After stunning Washington Thursday night by abandoning his pursuit of a permanent tax cut for taxpayers earning up to $1 million per year, House Speaker John Boehner conceded today that with lawmakers heading home for Christmas, the path forward to addressing the " fiscal cliff" is unclear.
Last night the speaker succumbed to mounting pressure from within the House Republican conference and pulled his so-called " Plan B option" from the floor when it was clear it would not pass. But rather than blame the GOP rank and file, the speaker conceded the reality that Republicans don't control enough of Washington to have it completely their way.
"There was a perception created that that vote last night was going to increase taxes. Now, I disagree with that…characterization of the bill," he said. "But that impression was out there and we had a number of our members who just really didn't want to be perceived as having raised taxes."
"It's not the outcome that I wanted, but that was the will of the House," Boehner acknowledged. "Republicans don't want taxes to go up, but we only run the House. Democrats continue to run Washington."
The speaker said Republicans "are committed to working with our colleagues on both sides of the aisle, both sides of the Capitol and the White House" to strike an agreement to avert a wave of tax hikes and spending cuts set to take effect in just 11 days.
"At some point we're going to have to address the spending problem that we have, but we can't cut our way to prosperity. We need real economic growth," Boehner, R-Ohio, said. "Fundamental reform of our tax code will help us get our economy moving faster and put more Americans back to work and more Americans on the tax rolls. How we get there, God only knows."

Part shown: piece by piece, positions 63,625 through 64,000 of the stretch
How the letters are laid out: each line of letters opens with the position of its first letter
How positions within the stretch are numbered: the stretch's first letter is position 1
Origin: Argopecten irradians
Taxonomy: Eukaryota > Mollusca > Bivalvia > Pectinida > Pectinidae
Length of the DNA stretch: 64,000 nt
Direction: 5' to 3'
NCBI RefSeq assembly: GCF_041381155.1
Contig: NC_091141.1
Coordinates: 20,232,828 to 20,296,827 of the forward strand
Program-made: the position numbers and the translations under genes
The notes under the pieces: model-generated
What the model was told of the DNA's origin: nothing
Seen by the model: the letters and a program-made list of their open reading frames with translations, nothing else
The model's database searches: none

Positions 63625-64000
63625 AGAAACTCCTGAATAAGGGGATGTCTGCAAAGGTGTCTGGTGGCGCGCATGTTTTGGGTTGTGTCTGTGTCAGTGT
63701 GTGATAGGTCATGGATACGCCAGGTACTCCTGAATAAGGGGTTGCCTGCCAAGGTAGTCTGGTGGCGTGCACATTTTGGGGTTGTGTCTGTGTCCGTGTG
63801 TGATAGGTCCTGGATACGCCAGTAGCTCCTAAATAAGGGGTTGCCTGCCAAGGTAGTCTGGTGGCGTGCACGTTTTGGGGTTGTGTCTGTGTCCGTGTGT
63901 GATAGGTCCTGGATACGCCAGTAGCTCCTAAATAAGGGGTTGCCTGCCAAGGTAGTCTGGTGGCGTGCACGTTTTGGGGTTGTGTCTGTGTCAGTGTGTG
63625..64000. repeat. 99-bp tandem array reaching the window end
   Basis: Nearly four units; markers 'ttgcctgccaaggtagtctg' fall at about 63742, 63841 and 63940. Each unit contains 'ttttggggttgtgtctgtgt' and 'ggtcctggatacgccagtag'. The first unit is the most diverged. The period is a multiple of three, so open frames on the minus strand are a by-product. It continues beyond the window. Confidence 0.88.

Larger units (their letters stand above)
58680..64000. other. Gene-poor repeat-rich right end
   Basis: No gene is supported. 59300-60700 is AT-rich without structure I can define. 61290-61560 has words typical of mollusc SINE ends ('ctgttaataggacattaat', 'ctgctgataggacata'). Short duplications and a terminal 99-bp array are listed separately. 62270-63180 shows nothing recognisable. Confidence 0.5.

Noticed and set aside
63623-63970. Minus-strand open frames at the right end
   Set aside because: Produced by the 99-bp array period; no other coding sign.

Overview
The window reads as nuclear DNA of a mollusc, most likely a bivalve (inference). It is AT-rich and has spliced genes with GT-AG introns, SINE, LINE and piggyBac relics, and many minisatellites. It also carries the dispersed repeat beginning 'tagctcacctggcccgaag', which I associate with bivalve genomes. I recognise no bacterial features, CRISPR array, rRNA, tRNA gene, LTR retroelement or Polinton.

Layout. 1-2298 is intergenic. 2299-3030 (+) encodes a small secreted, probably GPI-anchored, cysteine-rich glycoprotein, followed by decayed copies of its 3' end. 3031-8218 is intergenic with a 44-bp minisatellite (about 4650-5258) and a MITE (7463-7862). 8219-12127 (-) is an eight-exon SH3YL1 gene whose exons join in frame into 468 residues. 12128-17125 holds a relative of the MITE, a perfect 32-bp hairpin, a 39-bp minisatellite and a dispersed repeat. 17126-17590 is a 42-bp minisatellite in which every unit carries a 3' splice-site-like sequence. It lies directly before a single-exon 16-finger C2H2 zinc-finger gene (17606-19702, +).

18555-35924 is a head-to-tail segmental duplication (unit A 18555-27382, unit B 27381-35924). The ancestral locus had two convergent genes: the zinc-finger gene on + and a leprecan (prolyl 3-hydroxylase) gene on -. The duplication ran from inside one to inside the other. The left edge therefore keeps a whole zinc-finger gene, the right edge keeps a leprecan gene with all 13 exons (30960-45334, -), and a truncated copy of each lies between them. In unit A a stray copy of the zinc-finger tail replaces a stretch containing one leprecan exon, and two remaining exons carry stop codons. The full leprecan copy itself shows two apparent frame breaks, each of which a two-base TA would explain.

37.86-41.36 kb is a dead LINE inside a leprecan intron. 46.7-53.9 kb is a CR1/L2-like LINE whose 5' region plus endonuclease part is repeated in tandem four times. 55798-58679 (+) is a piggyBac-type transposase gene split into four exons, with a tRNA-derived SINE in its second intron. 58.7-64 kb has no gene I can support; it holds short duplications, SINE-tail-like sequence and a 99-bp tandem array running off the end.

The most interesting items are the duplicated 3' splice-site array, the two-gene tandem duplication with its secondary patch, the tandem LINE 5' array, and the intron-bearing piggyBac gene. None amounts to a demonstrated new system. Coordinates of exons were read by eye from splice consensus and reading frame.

Asked whether he would allow a vote in the House on President Obama's proposal to raise $1.3 trillion in new revenue while cutting $850 billion in spending, Boehner called on the Senate to act before the House makes its next move.
"The House has passed a bill to extend all the current tax rates. We did it on August 1; it's been sitting in the Senate. We passed a bill to replace the sequester. At some point, the United States Senate has to do something," Boehner said "What we were trying to do this week was to basically jump-start and try to kick into gear some action by the Senate to avert these tax increases going into effect on January 1st."
House Democrats have urged Boehner to allow a vote on a middle-class income tax cut for households earning up to $250,000 per year. The speaker emphasized that the House has already passed legislation to extend all tax cuts. If Senate Majority Leader Harry Reid has a different solution, Boehner urged him to amend that House-passed legislation.
House Majority Leader Eric Cantor, standing beside the speaker in a display of unity in Republican leadership ranks, said the legislative snafu last night demonstrates that the GOP is "consistent in its commitment to doing something about the spending problem in Washington and the mounting debt."
"I told the president on Monday, these were my bottom lines. The president told me that his numbers - $1.3 trillion in new revenues, $850 billion in spending cuts - was his bottom line, that he couldn't go any further," Boehner said. "Because of the divide here in Washington, trying to bridge these differences has been difficult."
The disarray at the Capitol may signal another problem for Boehner: job security as speaker of the House. Boehner, however, made it clear today that despite the disorder in GOP ranks, he is not worried about a challenge.
"No, I'm not [concerned]," Boehner said. "If you do the right things every day for the right reasons, the right things will happen, and while we may have not been able to get the votes last night to avert 99.81 percent of the tax increases, I don't think - they weren't taking that out on me. They were dealing with the perception that somebody might accuse them of raising taxes."
As lawmakers are dismissed from the Capitol until after Christmas at the earliest, Boehner adamantly denied that he is walking away from negotiations with President Obama.
"Nobody ought to read anything into this," Boehner said about difficulties keeping his conference in line while simultaneously working to strike a deal with the president. "We've got differences, but the country's got big spending problems, and we've got to get serious about addressing it."